The first 6 weeks on the diet were incredibly difficult. My body was screaming for sugars and carbs. The physical symptoms resembled a flu and I had to pay very close attention to my lifetime patterns of eating and drinking and not give in to them. I needed to change my lifestyle as if my life depended on it. Because it did.
Daily meditation and constant mindfulness were absolutely crucial to keep me going and to dealing with the physical discomforts. More importantly, these practices helped me deal with the emotional and psychological factors of changing my lifestyle. Every time I felt the strong desire for pasta, rice or bread I would look closely at the desire and where it came from. I would examine it to see if this is really what I needed to eat. When my mind filled my mouth with the memory of the taste of mint Oreos or chocolate I would not succumb. I was clear in my mind that I wanted my blood glucose level to be in the normal range and to stay there for the rest of my life. I wanted my body to heal from the damage caused by the many years of excessive sugar in my blood.
After the first 10 days on this diet my blood glucose level was down to normal and has remained there ever since. When desires do arise, I examine them in a mindful manner, without judgement or emotion. Will consuming this food be healthy for me? Will it help me maintain my normal blood sugar levels, my optimum weight and the health of my body? By using mindfulness I am able to maintain this diet easily and without any struggle. I cannot imagine why I would even ‘cheat’. Why would I do that to myself? After about 8 months on the Mindful Diet I was able to increase my carbohydrate intake. I was able to eat fruits and even a little ice cream now and then. My body no longer craved sugar so eating sweets was simply a conscious choice without any compulsions based on a physical or psychological addiction. By using Mindfulness Meditation, I was able to take control of all aspects of eating and my diet.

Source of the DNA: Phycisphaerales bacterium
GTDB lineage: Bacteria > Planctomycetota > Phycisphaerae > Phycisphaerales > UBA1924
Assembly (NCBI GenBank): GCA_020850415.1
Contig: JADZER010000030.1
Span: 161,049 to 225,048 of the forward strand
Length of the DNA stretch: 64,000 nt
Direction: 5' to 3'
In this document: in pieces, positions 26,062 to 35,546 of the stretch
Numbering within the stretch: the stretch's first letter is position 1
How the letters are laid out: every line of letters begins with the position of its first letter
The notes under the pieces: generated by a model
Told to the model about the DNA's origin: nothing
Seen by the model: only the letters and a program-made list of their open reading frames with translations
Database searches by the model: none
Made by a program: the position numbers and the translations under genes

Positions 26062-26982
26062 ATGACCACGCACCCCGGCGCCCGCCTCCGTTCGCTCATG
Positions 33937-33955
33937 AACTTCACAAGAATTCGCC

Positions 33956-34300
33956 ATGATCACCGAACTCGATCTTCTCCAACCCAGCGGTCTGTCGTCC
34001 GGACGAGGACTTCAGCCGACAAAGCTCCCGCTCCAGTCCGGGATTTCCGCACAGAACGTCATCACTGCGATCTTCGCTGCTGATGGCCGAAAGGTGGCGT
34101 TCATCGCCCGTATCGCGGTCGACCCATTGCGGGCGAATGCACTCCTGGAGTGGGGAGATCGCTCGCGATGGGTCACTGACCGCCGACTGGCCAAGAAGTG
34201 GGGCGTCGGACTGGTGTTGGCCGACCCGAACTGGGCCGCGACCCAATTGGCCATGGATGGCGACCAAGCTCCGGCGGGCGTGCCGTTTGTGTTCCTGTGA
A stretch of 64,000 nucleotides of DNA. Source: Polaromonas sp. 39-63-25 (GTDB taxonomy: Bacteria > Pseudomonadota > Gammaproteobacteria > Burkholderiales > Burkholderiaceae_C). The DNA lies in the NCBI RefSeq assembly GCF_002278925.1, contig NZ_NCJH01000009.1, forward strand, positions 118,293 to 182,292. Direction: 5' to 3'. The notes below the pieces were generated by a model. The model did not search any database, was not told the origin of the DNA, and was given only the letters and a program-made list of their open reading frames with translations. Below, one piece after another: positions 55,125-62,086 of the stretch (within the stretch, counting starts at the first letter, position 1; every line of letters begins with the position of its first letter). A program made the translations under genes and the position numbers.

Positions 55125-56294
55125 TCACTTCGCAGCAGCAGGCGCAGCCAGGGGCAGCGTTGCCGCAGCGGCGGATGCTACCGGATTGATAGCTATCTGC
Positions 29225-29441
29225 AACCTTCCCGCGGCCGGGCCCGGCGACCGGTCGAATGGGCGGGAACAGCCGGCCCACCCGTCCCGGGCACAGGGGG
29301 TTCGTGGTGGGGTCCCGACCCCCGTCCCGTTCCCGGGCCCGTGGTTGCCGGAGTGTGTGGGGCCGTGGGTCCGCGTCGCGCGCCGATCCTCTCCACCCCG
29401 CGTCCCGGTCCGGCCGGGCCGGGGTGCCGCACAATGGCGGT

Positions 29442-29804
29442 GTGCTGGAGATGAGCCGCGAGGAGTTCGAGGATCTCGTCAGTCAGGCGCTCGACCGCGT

I have meditated most of my life so daily meditation comes automatically for me. In meditation I sometimes examine my mind’s motivations and inner dialogs. I have learned how to ‘dissolve’ those emotions and thoughts that are based on worthlessness, poor self-image, self-destructive behaviors and other ideas that are not in alignment with my best interests. This too has helped me to be successful at dieting.
Over the many years of my psychotherapy practice I have taught thousands of clients and students meditation and mindfulness. I have seen it change lives for the better and help people deal with life in a healthy and balanced way.
Mindfulness takes eating to a whole new level. It adds to the enjoyment of eating as well as making eating a healthier and more fulfilling experience. Mindful eating allows us to be in more control of what we eat, when we eat and how we eat. Of course, this provides us with tools that also help us change our diet and lifestyle for health reasons and to lose, gain or maintain our weight for optimum health.
If you would like more information on Mindful eating and dieting I recommend a website I have set up at www.dietingmindfully.com. I have posted some helpful tools there as well to assist you in accomplishing your healthy lifestyle changes.
If you would like to get a copy of the book about Mindful Eating here are the links for it:
For the pdf edition
For the paperback edition
For the Kindle edition
© 2018 Jon Shore
All Rights Reserved
To repost or reprint please contact me at firstname.lastname@example.org.